MaiCoin’s Nick Chang talks electronic payment ─ Have we moved the rock blocking our way to electronic payment? (Part I)
Translated by 半月
In January 2015, the Legislative Yuan, Taiwan passed The Act Governing Electronic Payment Institutions (meant for third-party payment) and was announced a month later. In March, twelve related related regulations were also passed, including payment collection, transfer, deposit and so on. The upper limit for future deposit and transfer is set to be 50 thousand NTD per day, 1 million per month. At the time, we invited engineers and representatives from banks to discuss about the future of Third Party Payment in Taiwan.
18 months later, we see PayPal in the US is developing steadily, Apple Pay tries to enter every country in the world (but was blocked in Taiwan), Fin-tech companies keep appearing in China. One cannot help but wonder, when will Taiwan’s FinTech industry actually start blooming? We are just slow. Is it because of our regulation, our lack of technical expertise or this is just not the right thing for Taiwan?
This time, let us get rid of legal jargons (ok, there are still some). We invited pioneers in Fin-Tech, Nick Chang from MaiCoin and observer Thomas Y. Hu to re-examine the status quo of Fin-tech industry and the difficulties we are facing. We are now in 2016, what is the rock that blocks our way?
The ideal payment system without the need of Trust
“Electronic payment has been a very important issue recently. It accounts for 25% of economic activities in Taiwan. The central bank and Financial Supervisory Commission of Taiwan are going to double this number in five years. Why?”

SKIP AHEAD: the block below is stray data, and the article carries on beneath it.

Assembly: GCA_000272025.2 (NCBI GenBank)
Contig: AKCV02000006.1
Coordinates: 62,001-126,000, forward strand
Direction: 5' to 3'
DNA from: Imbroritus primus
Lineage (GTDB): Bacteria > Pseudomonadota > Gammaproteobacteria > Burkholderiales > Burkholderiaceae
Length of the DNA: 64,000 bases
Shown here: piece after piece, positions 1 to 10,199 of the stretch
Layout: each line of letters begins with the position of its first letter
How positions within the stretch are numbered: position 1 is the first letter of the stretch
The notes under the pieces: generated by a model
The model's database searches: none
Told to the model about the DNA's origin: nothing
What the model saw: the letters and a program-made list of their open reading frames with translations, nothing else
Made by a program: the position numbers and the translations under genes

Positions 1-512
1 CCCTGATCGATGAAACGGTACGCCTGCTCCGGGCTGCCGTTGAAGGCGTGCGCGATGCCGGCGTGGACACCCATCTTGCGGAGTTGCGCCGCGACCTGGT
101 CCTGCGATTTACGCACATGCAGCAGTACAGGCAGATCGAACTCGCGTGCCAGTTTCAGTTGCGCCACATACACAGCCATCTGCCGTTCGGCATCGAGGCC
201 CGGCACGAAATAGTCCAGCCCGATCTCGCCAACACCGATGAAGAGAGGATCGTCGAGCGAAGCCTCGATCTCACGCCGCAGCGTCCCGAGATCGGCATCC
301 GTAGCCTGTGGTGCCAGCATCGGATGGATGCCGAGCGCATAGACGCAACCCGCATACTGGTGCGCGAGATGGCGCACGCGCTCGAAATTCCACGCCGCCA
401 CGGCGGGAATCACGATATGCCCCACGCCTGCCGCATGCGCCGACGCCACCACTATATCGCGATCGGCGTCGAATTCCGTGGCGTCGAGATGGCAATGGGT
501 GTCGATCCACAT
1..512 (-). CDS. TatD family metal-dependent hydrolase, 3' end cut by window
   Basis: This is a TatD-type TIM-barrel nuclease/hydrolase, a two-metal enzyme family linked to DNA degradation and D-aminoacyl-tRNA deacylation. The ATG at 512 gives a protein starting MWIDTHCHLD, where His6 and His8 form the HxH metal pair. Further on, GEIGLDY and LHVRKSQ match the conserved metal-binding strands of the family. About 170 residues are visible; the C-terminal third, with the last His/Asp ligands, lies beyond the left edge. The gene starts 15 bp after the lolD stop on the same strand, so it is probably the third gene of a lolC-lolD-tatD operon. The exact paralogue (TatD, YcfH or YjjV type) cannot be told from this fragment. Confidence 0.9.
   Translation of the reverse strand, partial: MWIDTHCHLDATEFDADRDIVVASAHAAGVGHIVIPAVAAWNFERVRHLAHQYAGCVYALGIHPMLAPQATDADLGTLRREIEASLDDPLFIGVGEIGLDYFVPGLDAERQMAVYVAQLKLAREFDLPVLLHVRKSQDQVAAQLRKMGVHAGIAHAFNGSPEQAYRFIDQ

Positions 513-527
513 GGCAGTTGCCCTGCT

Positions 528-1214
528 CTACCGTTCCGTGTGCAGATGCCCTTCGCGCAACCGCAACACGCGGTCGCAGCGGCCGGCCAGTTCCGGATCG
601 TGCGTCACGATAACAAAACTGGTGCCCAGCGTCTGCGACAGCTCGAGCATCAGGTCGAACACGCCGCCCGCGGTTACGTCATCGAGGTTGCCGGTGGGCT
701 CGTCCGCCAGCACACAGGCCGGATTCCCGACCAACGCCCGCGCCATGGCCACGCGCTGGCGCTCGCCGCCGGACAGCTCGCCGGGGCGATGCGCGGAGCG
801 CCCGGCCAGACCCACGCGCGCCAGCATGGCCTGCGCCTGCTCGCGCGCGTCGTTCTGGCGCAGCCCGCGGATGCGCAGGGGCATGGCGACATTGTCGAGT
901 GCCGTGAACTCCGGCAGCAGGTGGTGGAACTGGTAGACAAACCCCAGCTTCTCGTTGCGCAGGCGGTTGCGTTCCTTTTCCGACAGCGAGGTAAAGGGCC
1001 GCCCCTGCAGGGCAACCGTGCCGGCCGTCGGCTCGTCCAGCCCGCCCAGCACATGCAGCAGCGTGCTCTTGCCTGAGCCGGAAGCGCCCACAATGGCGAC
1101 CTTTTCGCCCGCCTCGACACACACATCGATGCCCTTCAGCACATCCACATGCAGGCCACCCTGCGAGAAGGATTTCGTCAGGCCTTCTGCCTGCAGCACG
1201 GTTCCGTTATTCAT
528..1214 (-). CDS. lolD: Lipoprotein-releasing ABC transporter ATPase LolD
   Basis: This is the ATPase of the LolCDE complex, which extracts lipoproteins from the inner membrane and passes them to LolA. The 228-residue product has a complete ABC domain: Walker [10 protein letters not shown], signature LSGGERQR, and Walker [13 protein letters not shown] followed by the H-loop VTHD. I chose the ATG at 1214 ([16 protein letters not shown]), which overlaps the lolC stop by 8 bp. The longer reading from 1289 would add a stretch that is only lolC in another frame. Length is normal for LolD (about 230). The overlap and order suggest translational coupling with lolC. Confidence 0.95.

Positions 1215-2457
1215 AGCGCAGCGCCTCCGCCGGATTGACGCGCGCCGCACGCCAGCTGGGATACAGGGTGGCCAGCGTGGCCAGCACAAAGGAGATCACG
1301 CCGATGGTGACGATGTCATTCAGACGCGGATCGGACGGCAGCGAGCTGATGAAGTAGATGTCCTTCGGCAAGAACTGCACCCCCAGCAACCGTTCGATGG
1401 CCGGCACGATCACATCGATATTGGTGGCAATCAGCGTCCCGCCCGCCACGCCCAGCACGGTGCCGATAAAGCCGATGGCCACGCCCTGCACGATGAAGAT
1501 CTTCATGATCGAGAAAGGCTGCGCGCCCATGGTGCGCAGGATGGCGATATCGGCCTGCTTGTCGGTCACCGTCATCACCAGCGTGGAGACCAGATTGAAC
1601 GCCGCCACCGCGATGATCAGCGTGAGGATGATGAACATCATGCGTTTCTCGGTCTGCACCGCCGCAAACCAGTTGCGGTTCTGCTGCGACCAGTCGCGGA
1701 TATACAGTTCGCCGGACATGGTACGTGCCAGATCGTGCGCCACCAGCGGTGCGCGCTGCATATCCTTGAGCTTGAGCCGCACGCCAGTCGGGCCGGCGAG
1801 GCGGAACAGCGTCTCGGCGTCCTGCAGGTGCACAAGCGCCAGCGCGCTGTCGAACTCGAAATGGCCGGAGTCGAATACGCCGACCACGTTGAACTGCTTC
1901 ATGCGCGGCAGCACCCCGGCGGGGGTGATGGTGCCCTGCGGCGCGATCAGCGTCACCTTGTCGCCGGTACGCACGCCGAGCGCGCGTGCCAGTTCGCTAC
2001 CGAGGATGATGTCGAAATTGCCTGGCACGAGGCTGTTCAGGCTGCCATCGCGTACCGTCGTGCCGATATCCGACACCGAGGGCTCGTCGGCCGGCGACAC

Nick, the manager of MaiCoin Platform, believes that electronic payment has the advantage of clean, convenient, cheap (to recycling and transport), easy to distinguish real and fake money, anonymous and it is beneficial for taxing (many small stores pay the same amount of tax regardless of their income due to their “small size”. It is hard to calculate their real income when we are using physical currency) and big data collection.
Then, he brought us to the key concept of this talk: Blockchain.
The concept of blockchain comes from Bitcoin created in 2008. In this framework, every transaction forms a block. New blocks are connected to older blocks and form a blockchain. The blockchains can be seen as a distributed database of all the people participated in transactions. In other words, this is the account book for online transactions.
In this framework, there is no central institutions (e.g. central banks). Electronic currencies do not rely on credit guarantees of central banks, governments or enterprises. It builds on agreements. Accounts are kept in collaboration with Internet service. To be included in a blockchain, some complicated mathematical problems have to be solved to prove the coin is valid. Every node (client side) in the network examines automatically all the transactions and blockchains and ignore quantity errors or repetitive sending behaviors. Thus, hackers cannot rewrite transaction information unless they have the computational capability superior to the whole system. This is why people consider electronic currency safe.